Following Pir Shams, another missionary Khuja Shedad from Chini Tukistan ventured into Shimshal and refreshed the Ismaili faith for the people of Shimshal, which most of the narrators claimed. His stay in Shimshal is not known to anyone but all the narrators confirmed that Khuja Shedad came from Yarkand side. Two of the narrators narrated that he preached Isnashri faith of Islam, which need to investigate if Isnashiri faith was (is) existing in Yarkand or Sarikul.  It is said that Khuaja Shehdad was killed in Khujashitk between Sost and Chipurson on the way to Badakhshan.

Following footsteps of Khuja Shedad from Chini Turkistan, Shayi Sayeed and Shayi Cheragh entered Shimshal. They taught the rasumaat (religious practices) to a person named Ali Yar from the descendants of Bakhti son of Sher. Shayi Sayeed passed away in Shimshal due to some incurable sickness and was buried in Mazarishit Shimshal. People say that few days after his death Shayi Charagh left Shimshal to reach more people in the region but because of long hard travel he also lost his life in Kamaris Gulmit. His Qadamgo (memorial shrine) is visible in Rezgineben Shimshal

The most prominent preacher Pir Shah Arif also used the same route from Chini Turkistan and entered Shimshal. All the narrators agree that he stayed in Shimshal and preached the Ismaili faith to the people of Shimshal. People of Shimshal claim that while Shah Arif reached Gulmit Mir Salim Khan was based their and he  (Shah Arif) converted ruler of Hunza, Mir Salim Khan, to the Ismaili faith and traveled to Badakhshan through Chipursan valley. Mir Salim Khan could not declare his new faith and later his son accepted the faith and endeavored to convert his subjects to Ismaili Faith. Qudrat Ullah Baig notes that Shah Ardabil came from Badakhshan and preached Ismaili faith to Mir Salim Khan and converted him to Ismalili faith (Tarikh-e- Ehde Atiq, Riasat-e-Hunza, p 140). After conversion of people of lower and central Hunza Mir Salim Khan’s son Shah Ghazanfar invited young people to teach them the new faith. Two young men Mulashikar and Buki from Shimshal were invited to Center Hunza in the period of Arbab Busing. The preacher taught them religious education formally and they carried out their duties as Qazi (judge) and Khalifa (faith implementer). Buki was nominated as Khalifa and Mulashikar as Qazi[2]. Buki’s student, Rahman Big, decedent of Ali Yar, replaced him and the position of Khalifa became part of his family while position of Qazi did not remain with one family; any educated person from the village was posted on the position. Qazi Sayeed Muhammad was the last Qazi in the village. Arbitration board then replaced Qazi system which facilitates people in handling their conflicts. It is commonly said in Gojal that people of upper Hunza (Gojal) were already oriented to the ismaili faith due to the above travelers including Baba Ghundi and Shatalib. It is also narrated a Man Qētligh with Ismaili faith ruled Gojal for some years and then he was defeated by Mir of Hunza.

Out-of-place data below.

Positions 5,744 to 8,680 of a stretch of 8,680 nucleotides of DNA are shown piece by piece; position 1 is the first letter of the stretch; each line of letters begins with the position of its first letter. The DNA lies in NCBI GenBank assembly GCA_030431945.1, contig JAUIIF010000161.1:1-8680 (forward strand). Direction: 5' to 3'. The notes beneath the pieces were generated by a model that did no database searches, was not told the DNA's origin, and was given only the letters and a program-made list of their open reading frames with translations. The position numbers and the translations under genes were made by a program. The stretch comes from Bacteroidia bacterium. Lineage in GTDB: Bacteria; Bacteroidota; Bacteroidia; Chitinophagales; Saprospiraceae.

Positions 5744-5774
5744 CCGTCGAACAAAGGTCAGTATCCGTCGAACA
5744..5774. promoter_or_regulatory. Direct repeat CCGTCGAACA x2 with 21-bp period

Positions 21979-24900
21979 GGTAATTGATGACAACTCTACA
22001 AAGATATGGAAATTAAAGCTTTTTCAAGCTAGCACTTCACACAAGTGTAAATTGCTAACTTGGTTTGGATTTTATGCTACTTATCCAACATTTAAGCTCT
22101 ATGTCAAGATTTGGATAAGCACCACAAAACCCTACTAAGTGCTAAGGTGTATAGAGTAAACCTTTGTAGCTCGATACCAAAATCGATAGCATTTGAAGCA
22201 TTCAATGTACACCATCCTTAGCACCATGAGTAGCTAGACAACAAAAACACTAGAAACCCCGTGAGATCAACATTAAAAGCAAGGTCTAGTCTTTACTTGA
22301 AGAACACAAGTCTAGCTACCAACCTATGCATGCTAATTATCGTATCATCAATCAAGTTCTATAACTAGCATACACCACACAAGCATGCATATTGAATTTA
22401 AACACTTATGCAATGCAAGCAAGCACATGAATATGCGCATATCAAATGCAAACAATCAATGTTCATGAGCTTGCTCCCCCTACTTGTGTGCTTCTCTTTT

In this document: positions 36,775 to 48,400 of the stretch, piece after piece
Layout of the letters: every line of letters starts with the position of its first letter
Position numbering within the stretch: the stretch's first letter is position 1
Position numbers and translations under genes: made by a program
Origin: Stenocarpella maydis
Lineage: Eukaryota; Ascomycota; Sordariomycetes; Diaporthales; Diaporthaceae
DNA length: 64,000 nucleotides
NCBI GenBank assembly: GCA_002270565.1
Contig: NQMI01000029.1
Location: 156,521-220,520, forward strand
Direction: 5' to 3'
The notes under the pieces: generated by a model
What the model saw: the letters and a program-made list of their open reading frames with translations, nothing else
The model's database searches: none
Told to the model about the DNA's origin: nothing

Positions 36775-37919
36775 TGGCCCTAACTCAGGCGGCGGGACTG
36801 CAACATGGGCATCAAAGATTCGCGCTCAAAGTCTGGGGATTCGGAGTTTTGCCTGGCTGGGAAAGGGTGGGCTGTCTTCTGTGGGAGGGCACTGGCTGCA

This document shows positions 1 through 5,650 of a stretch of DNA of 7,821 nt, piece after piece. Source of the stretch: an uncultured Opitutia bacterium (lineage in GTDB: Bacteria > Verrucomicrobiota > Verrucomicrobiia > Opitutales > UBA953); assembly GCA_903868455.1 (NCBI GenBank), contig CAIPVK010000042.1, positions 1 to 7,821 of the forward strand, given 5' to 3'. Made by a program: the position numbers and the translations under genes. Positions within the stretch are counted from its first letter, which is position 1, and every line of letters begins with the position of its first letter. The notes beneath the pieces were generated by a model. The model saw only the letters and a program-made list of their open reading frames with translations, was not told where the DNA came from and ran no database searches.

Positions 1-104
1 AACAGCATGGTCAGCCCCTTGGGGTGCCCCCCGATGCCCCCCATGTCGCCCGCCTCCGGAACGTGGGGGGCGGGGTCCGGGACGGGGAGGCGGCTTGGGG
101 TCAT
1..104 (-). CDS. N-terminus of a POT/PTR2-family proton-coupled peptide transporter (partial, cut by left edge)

Several other preachers also came through Shimshal after Khuaja Shedad and before Shah Arif. Some of them also lost their lives while traveling due to sickness bad weather and long traval. Their shrines are proofs of their travel. Among them, Khuja Hamberdi lost his life in Shimshal Pamir while fighting Karqizan and could not reach Shimshal. Three more preachers lost life before reaching Shimshal; one passed away in Welyo Das̄ht, another S̄hūwūrt, and one in Wēlyo. Wēlyo is derived from “Awliya” preacher so the name of the place is dedicated to the preachers. None of the narrators could tell me the name of three preachers who are believed to have passed away in Welyo Das̄ht,  Wēlyo and Shūwūrt (S̄hūwūrt). Khuja Khizar, another preacher from Khuaja Tribe, reached Shimshal and lost his life due to hard and long travel his shrine is in Mazoryber  Shimshal. Some narrates believe that Khuaja Khizar and those their name is not known to the villagers came before Mamusing and the villagers new about these preachers from Karghizan when relation was not bad with eastern people. Baig Dulat, Ahmad Ullah baig, Qurban Khan, Nowbehar and Muhammad Nayab narrated, while Shah Arif came through this area he identified all the shrines and pointed to the people of Shimshal.

All these preachers imparted religious education to the people of Shimshal and other villages in Gojal. This paper is discussing only those whose shrines are present as evidence, or about whom some oral information came through narrators could be chronicled. We may get more detailed information about these accounts from Badakhshan and Chini Turkistan.

Scholars from both the ethnic groups, Khuajas and Sayeeds, have preached Ismaili faith in Chini Turkistan and Badakhshan. People of the region remained intact with religious education but secular education remained far away from the region till Diamond Jubilee Schools were established. People of Shimshal were also provided with available facility a year later, as Diamond Jubilee schools were established in the important villages of Hunza